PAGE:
Bull/Bear Debate - Where's the Market Going?

A debate on which way the market is going. Feel free to add your opinion.

I was talking with Jason Rogers from the site and we were debating which way the market will go.  I believe for a variety of reasons it's going lower, despite the rally of the past week.   Why do I believe that?

  • This is no ordinary recession.  The financial sector has been eviscerated, the automakers are bankrupt, the newspapers are following, and many of the retailers will follow them after the Holidays.  The worst is yet to come and market hasn't priced it all in yet.
  • The recession is starting to look like Japan's Lost Decade.  In Japan, it took the Nikkei 13 years (from 1990 to 2003) to bottom out and by that time it had lost 80% of its value. 
  • Even if the bloodletting stops, there is no catalyst to make the market go higher.  How could the Dow even possibly go back to 12,000, a time when homeprices were rising, banks were solvent, people were flush with debt cash, and all was good?  It's unrealistic to think we can just blink our eyes and the events of the past year will just disappear.
  • Stocks are out of favor.  A whole group of investors have been soured on the market permanently.  I know several retirees who told me they sold at a loss and will not be putting their money back into stocks - no matter what.  Now think about all of the baby boomers nearing retirement and think about them all pulling their money out of stock mutual funds.  Do you think they are going to start investing again in the market?  Are you a baby boomer?  Will you keep your money in stocks and mutual funds now?

So, what do you think?

Sam Cass
Sam Cass: Sam Cass, MBA, JD, University of Texas at Austin. Always a fan of Leonardo Da Vinci.

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Comments

  • ktexas

    December 09, 2008

    There seems to be lot of assumptions that the stock market will have high returns over the long term. Not only has this bet been made by most people with 401(K)'s, it has been made by pension funds, insurance companies and university endowment funds. Seems like a long-term bear market is going to be very difficult on the economy.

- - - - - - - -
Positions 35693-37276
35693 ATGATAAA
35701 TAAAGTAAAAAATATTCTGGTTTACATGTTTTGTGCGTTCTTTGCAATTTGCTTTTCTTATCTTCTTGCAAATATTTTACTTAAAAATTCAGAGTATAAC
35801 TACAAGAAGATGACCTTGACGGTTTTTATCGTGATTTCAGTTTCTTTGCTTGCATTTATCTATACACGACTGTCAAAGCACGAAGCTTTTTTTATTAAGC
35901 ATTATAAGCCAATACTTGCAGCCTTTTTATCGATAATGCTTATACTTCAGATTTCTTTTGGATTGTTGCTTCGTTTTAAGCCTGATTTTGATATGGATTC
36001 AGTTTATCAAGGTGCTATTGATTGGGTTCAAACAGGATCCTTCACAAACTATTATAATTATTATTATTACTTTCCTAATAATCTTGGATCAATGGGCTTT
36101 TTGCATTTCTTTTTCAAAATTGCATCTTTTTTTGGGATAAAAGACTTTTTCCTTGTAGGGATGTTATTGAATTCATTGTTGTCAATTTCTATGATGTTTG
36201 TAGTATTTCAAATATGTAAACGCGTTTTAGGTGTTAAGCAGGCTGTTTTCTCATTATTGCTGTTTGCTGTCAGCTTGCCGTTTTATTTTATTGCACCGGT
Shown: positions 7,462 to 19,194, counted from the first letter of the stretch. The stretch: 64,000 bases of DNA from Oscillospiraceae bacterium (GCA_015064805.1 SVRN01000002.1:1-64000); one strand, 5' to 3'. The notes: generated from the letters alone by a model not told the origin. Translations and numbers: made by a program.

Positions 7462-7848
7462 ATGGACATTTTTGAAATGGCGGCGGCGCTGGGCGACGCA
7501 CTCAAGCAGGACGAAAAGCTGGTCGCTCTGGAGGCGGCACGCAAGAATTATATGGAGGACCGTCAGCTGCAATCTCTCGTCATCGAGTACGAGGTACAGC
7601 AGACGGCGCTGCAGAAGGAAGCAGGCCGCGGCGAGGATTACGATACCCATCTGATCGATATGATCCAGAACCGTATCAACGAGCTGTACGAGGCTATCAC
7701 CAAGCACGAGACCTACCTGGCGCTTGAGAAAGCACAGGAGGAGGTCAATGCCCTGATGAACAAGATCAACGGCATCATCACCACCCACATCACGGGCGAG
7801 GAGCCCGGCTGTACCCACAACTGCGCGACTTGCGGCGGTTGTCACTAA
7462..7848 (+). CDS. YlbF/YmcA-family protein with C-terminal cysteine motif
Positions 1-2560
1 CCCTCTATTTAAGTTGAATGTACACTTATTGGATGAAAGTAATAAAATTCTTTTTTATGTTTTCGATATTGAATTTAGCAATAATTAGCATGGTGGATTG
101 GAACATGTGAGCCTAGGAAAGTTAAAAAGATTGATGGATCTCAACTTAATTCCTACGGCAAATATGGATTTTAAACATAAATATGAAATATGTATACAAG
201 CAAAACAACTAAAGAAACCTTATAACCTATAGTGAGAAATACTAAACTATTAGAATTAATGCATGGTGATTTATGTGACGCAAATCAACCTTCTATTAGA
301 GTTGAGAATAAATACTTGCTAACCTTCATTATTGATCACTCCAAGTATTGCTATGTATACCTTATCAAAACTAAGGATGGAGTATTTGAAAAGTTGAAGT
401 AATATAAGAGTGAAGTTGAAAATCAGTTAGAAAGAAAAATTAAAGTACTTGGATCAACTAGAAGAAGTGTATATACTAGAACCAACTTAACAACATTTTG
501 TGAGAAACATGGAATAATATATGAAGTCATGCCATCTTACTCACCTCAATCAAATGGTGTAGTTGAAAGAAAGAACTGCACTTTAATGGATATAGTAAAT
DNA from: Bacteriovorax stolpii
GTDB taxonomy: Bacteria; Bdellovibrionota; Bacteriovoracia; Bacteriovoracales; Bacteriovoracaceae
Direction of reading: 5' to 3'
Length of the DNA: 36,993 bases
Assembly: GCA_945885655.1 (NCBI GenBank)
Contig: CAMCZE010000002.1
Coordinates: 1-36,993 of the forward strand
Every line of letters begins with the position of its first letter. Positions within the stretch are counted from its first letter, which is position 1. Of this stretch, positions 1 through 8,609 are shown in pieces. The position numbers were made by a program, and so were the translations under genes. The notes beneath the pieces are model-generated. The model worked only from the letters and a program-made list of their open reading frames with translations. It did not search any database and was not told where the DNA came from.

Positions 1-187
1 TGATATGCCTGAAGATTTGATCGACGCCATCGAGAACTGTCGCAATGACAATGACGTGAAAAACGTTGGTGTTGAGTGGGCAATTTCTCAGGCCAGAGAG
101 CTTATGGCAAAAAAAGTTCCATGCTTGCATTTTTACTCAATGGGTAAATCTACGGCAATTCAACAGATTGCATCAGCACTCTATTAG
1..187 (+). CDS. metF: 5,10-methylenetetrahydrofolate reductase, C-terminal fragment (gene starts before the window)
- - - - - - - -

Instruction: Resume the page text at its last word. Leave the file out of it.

• AronLiv

    December 09, 2008

    We'll see a V shaped recovery in Apple. It is a once in a lifetime company. The rest of tech should be fine over the long term as the US economy is now a tech-driven one. Other industries may struggle for a while.

  • JRodgers

    December 09, 2008

    Sam, Our views are not entirely dissimilar. I agree that this is not an ordinary recession, but think we may get a Christmas rally in here which will put us up around 10,000 on the Dow. I also bet is that we go back to 8,000 within the next few months. Add a political testing (like a terrorist event) that Joe Biden is hoping for and we will see much lower new lows in 2009. But, you and I may differ on our long-term view of the market. I don't see us becoming the next Japan. I see firming in 2010 and 2011, and believe that we will be back to October 2007 levels by mid 2011. Tend to agree to some extent with AronLiv, and agree as well with ktexas that people should not rely on the long term proposition of the market (and I would further that they absolutely should not rely on the long-term proposition of their own company stock).

  • Sam Cass

    December 09, 2008

    "We'll see a V shaped recovery in Apple." That's ridiculous. If the market goes down, Apple is going with it. After all, Apple has gotten killed in one of its most successful quarters in its history. I already see the market crowded with other iPhone clones. The average consumer won't know the difference. That's why Apple is exploring dropping the price to $99 and cutting its margins.

  • Victoria

    December 15, 2008

    What concerns me is that economists put 2009 S&P earnings at $60, whereas the firms that track Wall Street analysts still have projected 2009 S&P earnings at $74-76. These firms then go on CNBC and say that the market has value at 12x coming year earnings. It does have value there, but they are looking at the wrong earnings. Therefore we are going to go back to retest the 740 level on the S&P. I doubt we will go much below 720, but 880 is still too high.

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